It was a spring Saturday morning, 31 years ago. In a midtown Manhattan hotel ballroom, a congregation had gathered to hear a leading ministerwith the "rank" of evangelistpreach the sermon of the day.
Though only in his mid-40s, the speaker's hair was already gray, his dress formal, and his manner authoritative. We were, after all, a lone island of "true" followers of Christ in a sea of paganized "Churchianity," destined to tread on the ashes of those who rejected the end-time message.
Something was bothering Roderick C. Meredith that day. I don't remember what it was, but I'll never forget his emphasis: "It's just plain weird, people! It's just plain weird!" he shouted, pacing in the front of the ballroom. We sat in rapt attention. You really could hear a pin drop, even if the floor was carpeted.
I wore down an entire red pencil that day, highlighting verses in a wide-margin, heavy-paper King James.
About a year later, driving a company Jaguar, he gave me a tour of the England campus of the church's Ambassador College, which was closed and would ultimately be sold.
Five years after that day, I shook the dust of Herbert Armstrong's Worldwide Church of God, the church where Meredith was a high official, from my shoes. I eventually became an evangelical, and swore off Armstrong's iconoclastic beliefs that Anglo-Saxons were descended from the "lost" tribes of Israel, that Old Testament feast days were to be preferred, birthdays shunned, and politics avoidedalong with the Trinity, "unclean" foods, most medicines, and crosses. Oddly enough, drinking, dancing and, ultimately, divorce and remarriage were tolerated there although the latter in only limited circumstances.
Nearly 20 years later, I interviewed Meredith, now "exiled" from the Armstrong group because he refused to adopt the changes Armstrong's successors discovered: "British Israelism" is a myth, they said; the Sabbath is optional; tithing isn't mandatory, nor are the dietary laws. Christmas, Easter, birthdays, voting, a decorated tree indoors in December: All are matters of individual taste and conscience.
Meredith, still a courteous man, said he was standing firm in his beliefs. I reported that and his views in Christianity Today in 1993. While Meredith's story would surface every once in a while, it was a bit of a shock to me when Terry Ratzmann, a 44-year-old single man and apparently longtime member of the old Worldwide Church and then Meredith's Living Church of God, walked into another hotel room where another Meredith-following congregation was meeting, pulled out a handgun, and started shooting.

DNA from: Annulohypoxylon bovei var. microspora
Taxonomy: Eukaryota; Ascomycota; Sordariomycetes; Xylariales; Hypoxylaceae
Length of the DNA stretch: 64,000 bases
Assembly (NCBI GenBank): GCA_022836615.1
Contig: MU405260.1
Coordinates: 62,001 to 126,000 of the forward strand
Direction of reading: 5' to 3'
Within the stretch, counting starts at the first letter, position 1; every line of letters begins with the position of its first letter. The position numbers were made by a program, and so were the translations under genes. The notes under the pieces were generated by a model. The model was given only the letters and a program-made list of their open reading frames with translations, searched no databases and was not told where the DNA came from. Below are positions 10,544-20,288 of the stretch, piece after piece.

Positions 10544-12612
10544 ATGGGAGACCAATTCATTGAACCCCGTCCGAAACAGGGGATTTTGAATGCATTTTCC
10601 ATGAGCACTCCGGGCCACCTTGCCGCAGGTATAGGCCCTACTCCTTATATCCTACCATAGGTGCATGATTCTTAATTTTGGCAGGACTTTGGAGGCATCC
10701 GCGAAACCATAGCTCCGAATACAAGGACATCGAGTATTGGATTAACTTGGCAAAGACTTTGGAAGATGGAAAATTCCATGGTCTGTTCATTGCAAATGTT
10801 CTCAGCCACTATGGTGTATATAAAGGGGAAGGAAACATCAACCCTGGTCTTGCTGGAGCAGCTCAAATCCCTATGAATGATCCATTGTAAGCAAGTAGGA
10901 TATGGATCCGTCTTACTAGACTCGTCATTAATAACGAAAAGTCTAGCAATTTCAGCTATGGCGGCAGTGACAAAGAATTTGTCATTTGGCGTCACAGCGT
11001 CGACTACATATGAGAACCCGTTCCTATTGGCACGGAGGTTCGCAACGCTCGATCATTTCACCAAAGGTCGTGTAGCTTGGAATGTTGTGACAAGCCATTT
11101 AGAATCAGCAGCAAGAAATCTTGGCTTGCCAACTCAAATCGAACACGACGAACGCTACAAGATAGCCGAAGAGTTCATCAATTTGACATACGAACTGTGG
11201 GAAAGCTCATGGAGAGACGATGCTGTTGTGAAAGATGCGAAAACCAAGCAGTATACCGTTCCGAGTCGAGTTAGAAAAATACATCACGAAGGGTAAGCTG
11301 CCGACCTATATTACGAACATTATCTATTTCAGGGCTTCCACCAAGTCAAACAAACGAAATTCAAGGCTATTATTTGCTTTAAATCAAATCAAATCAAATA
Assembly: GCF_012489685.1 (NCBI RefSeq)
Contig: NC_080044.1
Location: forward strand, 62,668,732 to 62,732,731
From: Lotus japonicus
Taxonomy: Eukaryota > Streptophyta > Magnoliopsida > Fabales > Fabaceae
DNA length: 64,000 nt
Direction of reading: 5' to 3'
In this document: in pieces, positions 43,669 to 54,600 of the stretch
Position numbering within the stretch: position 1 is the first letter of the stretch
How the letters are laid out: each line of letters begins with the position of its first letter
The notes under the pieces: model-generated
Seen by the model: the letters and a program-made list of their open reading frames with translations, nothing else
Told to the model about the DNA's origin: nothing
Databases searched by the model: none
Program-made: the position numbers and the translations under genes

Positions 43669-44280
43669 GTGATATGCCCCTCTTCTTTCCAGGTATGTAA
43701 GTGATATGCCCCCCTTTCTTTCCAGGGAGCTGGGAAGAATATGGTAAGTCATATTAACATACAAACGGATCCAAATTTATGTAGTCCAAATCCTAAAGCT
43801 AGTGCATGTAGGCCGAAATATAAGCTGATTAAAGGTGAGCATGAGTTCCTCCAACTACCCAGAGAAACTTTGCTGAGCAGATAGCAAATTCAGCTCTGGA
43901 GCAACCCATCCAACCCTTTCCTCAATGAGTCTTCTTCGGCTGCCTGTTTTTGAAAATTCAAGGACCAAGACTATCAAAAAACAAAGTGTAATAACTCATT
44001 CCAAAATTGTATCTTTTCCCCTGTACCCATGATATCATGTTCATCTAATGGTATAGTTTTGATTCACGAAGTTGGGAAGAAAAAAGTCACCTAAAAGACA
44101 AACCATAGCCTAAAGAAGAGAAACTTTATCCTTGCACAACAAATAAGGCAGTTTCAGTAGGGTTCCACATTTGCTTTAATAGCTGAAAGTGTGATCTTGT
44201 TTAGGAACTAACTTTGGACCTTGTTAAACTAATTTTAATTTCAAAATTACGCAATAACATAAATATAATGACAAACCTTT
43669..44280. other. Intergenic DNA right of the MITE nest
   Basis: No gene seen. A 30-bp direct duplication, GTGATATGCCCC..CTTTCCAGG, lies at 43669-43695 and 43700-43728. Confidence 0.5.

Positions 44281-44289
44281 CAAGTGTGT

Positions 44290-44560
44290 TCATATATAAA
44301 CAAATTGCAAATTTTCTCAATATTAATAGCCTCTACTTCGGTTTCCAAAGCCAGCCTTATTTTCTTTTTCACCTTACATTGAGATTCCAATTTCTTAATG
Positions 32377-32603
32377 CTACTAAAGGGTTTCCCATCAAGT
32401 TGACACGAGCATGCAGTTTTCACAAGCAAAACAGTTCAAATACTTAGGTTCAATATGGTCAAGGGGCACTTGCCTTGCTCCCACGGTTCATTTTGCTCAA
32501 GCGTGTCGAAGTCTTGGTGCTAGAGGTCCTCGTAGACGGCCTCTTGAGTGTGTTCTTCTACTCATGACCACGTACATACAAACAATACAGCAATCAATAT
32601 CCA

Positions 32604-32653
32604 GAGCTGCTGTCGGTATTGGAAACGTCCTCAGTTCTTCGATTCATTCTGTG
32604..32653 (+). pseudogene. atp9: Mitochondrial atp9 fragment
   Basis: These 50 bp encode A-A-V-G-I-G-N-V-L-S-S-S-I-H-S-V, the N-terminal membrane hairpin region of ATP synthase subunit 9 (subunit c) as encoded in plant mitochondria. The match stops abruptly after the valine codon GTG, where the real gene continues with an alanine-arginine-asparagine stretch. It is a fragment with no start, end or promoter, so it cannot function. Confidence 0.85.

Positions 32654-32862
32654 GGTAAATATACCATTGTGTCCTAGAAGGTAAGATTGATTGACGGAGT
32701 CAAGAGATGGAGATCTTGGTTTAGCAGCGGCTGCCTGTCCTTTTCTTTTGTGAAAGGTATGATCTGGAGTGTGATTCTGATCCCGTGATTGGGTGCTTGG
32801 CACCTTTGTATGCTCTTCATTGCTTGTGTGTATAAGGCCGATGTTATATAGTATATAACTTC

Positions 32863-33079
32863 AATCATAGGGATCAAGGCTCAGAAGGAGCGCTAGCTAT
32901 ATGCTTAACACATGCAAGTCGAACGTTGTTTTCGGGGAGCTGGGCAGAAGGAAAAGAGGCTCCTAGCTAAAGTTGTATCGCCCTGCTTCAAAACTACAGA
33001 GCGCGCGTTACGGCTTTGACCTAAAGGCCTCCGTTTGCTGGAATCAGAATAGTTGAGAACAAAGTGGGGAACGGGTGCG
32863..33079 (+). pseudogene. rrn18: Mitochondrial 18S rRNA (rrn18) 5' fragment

Murder in the Living Church of God
Seven people at the meeting were killed, including the circuit-riding pastor Randy Gilbert and his 17-year-old son, James. Four others were wounded, including Gilbert's wife, Marjean, who remained in critical condition at this writing. When a stunned congregant finally confronted him verbally, Ratzmann reportedly turned the gun on himself and fired. He was the eighth fatality that day.
Outside the small community of people who either knew of the Armstrong saga or its offshoots, the world at large probably knew little of the Living Church of God. It claims 7,000 members in 280 congregations, averaging about 25 people per group. These congregations usually meet in rented rooms: hotels, schools, Masonic lodges, what-have-you, following a pattern established by Herbert Armstrong, who believed that investing in local church buildings is wasteful spending.
The media was largely uninformed, since, following Armstrong's death in 1986, and after the WCG "revolution" of the mid-1990s, there wasn't much of a story. Armstrong's apocalyptic beliefs, tied to the latest headlines, were less important once the Berlin Wall fell and the "mushroom cloud" became far less of a threat. Indeed, since a 1978 investigation and "receivership" of the WCG in California (where, among others, the National Association of Evangelicals filed a friend-of-the-court brief supporting Armstrong), the group had basically faded from the scene. (Garner Ted Armstrong, Herbert's son, had been expelled in 1978, started his own church, was dismissed by its board after a sex scandal and, sadly, died from complications of pneumonia in 2003, heading his own, very small church group, which continues to broadcast his old sermons on cable and public-access TV.)
When the Living Church of God burst on the scene, few knew what to make of it. Jodi Wilgoren in The New York Times did a fair job, but still called the Living Church "a fringe group that advocates literal adherence to the Bible." In The Village Voice, Ward Harkavy (who usually vents his spleen at anything Republican) called the Meredith group a "Little Church of Horrors," speculating that the shooter might have been "driven past the edge by the right-wing sect's nonstop apocalyptic warningsa set of scare-tactic teachings similar to those used to great effect by the Bush regime's religious zealots."
I knew Roderick Meredith, heard him preach, read his writings, and spent time in his company. He's not a friend per se, but he's also not Jim Jones or David Koresh. He's a peaceful, gentle soul who gets riled up over his beliefs, but has never incited violence or extreme action. If, as some have speculated, a February 26 taped sermon by Meredith calling on LCG followers to get their finances in order helped push Ratzmann over the edge, I would be shocked if there was anything in this particular message that would strike a rational person as a call to arms. (And, indeed, it was reported yesterday that police in Brookfield have ruled out that pre-recorded sermon as having precipitated the crime.)